A ketogenic diet provides a wide variety of foods such as fresh vegetables, nuts, seeds and low carb fruits, and tracking the net carbs of these foods is relatively easy. When it comes to packaged foods, however, it can be confusing as to what piece of nutritional information on the label is net carbs, and if the fiber has already been subtracted.
This confusion comes from the layout of nutritional labels and how countries vary in their presentation of net carbs. Some countries show different values on the carbohydrate line of the nutritional label and it is difficult to determine the exact net carbs due to that variability.
Reading Nutrition Labels
There are usually four different items clearly displayed on a nutritional label and these are:
- Sugar Alcohols
- Dietary Fiber
When a nutritional label lists total carbs with sugars, sugar alcohols and dietary fiber listed underneath, then the total carb label shows total carbohydrates.
This label has 0g Total Carbs and 0g Dietary Fiber.
Net Carbs with Fiber
When the label shows fiber as a separate line, usually shown as “Dietary Fiber”, and is NOT listed as a subsection of carbohydrates, then the carb label is showing net carbohydrates.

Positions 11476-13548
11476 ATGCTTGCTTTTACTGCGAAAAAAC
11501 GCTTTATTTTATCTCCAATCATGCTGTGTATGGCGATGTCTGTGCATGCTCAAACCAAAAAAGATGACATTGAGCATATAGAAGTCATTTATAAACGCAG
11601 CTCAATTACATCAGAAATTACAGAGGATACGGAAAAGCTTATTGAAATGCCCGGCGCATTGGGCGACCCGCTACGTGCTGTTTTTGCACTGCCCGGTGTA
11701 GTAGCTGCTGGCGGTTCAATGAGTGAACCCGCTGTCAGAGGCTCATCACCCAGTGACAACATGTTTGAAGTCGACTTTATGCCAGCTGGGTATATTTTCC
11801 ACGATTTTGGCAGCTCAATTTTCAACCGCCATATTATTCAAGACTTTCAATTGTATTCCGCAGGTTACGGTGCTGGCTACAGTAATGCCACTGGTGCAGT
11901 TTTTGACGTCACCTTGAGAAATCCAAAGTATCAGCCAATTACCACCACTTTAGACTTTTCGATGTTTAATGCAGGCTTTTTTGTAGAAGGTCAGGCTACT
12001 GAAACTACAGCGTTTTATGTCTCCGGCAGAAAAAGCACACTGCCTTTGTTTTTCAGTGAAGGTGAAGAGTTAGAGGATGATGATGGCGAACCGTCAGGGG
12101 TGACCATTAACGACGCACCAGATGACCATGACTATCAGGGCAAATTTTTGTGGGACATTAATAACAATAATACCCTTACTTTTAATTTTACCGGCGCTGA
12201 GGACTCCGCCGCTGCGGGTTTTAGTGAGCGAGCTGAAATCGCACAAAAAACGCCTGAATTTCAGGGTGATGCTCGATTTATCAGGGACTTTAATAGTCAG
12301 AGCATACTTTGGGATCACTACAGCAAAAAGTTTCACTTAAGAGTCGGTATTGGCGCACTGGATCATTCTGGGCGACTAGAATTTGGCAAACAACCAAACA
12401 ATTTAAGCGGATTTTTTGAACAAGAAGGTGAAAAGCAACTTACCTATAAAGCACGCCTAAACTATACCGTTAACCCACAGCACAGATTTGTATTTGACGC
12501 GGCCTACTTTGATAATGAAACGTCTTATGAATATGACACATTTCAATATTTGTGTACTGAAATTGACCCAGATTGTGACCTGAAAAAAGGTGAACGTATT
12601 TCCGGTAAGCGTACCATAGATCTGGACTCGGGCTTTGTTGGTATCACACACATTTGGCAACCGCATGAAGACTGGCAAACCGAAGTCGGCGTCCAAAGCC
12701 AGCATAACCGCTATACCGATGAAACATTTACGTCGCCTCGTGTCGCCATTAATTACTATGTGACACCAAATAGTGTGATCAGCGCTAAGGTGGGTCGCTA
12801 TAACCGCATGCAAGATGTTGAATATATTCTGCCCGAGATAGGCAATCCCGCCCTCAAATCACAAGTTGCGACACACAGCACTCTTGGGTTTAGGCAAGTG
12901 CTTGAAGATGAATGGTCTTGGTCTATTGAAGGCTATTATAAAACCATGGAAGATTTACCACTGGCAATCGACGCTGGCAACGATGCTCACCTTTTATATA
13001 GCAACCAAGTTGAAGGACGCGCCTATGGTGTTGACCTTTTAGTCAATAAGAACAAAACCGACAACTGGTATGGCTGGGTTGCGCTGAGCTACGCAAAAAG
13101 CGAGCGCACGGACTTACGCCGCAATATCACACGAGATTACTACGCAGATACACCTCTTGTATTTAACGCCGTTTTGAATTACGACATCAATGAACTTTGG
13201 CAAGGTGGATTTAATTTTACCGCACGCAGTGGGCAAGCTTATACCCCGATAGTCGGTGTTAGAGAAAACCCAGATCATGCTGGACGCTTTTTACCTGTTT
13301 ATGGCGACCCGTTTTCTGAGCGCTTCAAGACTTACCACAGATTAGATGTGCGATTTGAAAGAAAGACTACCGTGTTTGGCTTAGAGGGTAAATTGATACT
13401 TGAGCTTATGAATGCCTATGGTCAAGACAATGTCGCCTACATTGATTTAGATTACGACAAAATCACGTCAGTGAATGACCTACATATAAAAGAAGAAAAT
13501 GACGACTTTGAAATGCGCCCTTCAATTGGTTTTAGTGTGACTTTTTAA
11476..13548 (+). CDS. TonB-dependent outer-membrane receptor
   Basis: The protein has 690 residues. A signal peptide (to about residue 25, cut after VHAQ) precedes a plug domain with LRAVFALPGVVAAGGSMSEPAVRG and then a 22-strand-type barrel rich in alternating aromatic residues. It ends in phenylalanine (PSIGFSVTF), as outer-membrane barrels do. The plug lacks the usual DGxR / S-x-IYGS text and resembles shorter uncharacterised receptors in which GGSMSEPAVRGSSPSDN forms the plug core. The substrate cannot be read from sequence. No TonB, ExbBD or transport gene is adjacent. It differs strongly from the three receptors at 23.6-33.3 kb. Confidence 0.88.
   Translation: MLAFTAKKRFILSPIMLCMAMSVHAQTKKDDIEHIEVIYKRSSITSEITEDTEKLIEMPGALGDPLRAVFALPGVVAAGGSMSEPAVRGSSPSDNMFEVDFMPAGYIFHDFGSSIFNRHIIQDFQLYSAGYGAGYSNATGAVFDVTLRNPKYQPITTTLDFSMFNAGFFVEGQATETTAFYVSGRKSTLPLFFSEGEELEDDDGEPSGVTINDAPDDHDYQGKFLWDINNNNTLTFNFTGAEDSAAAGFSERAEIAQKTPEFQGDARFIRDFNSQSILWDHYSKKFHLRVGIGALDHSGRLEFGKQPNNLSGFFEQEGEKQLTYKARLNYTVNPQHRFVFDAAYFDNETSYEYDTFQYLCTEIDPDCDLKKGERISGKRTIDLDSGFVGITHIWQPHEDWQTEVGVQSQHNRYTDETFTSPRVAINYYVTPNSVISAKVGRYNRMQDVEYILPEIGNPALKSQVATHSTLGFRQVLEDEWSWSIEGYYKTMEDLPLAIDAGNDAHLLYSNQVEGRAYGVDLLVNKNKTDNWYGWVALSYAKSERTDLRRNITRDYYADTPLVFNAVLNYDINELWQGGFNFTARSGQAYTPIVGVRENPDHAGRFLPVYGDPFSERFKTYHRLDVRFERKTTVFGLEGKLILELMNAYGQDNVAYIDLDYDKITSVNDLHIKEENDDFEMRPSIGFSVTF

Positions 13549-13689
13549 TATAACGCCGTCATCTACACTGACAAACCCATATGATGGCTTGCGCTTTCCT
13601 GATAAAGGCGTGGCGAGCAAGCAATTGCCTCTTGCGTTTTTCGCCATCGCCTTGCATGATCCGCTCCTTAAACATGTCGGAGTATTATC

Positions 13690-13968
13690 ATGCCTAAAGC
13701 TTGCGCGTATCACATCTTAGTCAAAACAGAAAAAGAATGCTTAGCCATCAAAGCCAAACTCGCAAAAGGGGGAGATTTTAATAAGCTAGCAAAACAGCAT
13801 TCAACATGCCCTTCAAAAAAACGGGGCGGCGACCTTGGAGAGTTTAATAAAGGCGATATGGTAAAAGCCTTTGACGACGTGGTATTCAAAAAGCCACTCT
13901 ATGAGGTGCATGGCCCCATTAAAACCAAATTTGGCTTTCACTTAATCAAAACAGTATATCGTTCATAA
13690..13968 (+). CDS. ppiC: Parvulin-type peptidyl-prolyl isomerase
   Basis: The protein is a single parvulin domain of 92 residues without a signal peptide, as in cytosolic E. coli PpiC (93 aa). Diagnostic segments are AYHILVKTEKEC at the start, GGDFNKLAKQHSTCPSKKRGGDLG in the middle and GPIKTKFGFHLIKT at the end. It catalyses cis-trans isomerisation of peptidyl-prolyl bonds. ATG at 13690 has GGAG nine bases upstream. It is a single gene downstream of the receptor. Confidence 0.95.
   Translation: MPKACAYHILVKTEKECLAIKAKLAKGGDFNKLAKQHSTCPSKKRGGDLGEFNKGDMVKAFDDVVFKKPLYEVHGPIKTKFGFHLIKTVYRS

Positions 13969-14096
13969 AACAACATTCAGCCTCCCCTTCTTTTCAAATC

This label has 8.7g Total Carbs, 1.7g Net Carbs, and 7g Fiber.
Net Carbs with Fiber AND Sugar Alcohols
When the label shows sugar alcohols as a separate line and is NOT listed as a subsection of carbohydrates, then the label shows net carbohydrates.
This label has 16.g Total Carbs, 1.9g Net Carbs, 7.3g FIber, and 7.3g Sugar Alcohols.
If you are confused about which sugar alcohols are keto friendly, I have a post coming soon all about this.
Nutritional Labels In Different Countries
In the United States of America, nutritional labels generally show total carbohydrates and list the dietary fibre as a part of the carbohydrate content.
Australia and Europe
In Australia, the nutritional labels often show net carbohydrates and list dietary fiber as a separate value that is not a part of the carbohydrate content.
Understanding how to read nutritional labels is a must when shopping for ingredients on a ketogenic diet, especially when it comes to “keto-friendly alternatives” which often contain more carbohydrates than initially expected.
For reference, all nutritional labels on my site show total carbs for the carbohydrate content and fiber as part of that value.
This means for every fatforweightloss recipe, to find the net carbs, you must subtract the fiber from the carbohydrate content.
Hopefully, this post has shed some light on the differences between common nutritional labels and how they list net carbs.